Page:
Serum antimitochondrial autoantibodies (AMA) are the diagnostic hallmark of primary biliary cirrhosis (PBC), being detected in 90-95% of affected individuals. AMA autoantigens have been mapped within three structurally and functionally related multienzymic complexes located on the inner mitochondrial membrane, that is, the 2-oxoacid dehydrogenase complexes. More specifically, AMA most commonly are directed against lipoylated domains within the E2 subunit of the pyruvate dehydrogenase complex (PDC-E2). It is to note that AMA may appear years before the onset of PBC. Despite their high specificity for PBC, proof of a direct or indirect pathogenic role for AMA is still awaited. Moreover, AMA titers or specificity do not correlate or predict the clinical course of the disease. Novel methods for the detection of serum AMA are being developed that are increasing the sensitivity of the test. In the clinical environment, the routine method for serum AMA detection is indirect immunofluorescent that produces a typical pattern above, a titer higher than 1:40 is considered as positive. More recently, recombinant mitochondrial antigens have been made available. The use of these antigens, either by immunoblotting or enzyme-linked immunosorbent assay (ELISA), have significantly increased the sensitivity and specificity of the test. These tests, however, are currently available only for research purposes in selected laboratories.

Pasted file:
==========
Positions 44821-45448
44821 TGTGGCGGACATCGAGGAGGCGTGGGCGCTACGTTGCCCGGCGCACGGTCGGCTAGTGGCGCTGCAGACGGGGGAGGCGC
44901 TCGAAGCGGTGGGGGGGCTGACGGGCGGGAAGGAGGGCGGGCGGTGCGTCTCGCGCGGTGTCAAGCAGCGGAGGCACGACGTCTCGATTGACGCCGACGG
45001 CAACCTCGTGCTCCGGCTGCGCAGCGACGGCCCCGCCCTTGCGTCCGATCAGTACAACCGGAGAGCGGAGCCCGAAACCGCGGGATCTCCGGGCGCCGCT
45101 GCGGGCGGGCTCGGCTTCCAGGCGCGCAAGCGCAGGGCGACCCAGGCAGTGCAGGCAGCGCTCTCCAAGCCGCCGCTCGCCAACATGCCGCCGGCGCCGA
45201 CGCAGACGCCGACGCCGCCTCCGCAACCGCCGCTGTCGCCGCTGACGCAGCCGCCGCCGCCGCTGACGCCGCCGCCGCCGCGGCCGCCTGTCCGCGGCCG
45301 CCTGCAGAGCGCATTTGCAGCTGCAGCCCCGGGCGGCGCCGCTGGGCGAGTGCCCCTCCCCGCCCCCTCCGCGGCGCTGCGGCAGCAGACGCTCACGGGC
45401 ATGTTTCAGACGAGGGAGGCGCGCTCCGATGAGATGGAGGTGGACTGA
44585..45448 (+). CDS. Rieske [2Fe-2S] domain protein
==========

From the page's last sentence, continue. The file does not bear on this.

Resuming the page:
ASJC Scopus subject areas
- Biochemistry, Genetics and Molecular Biology(all)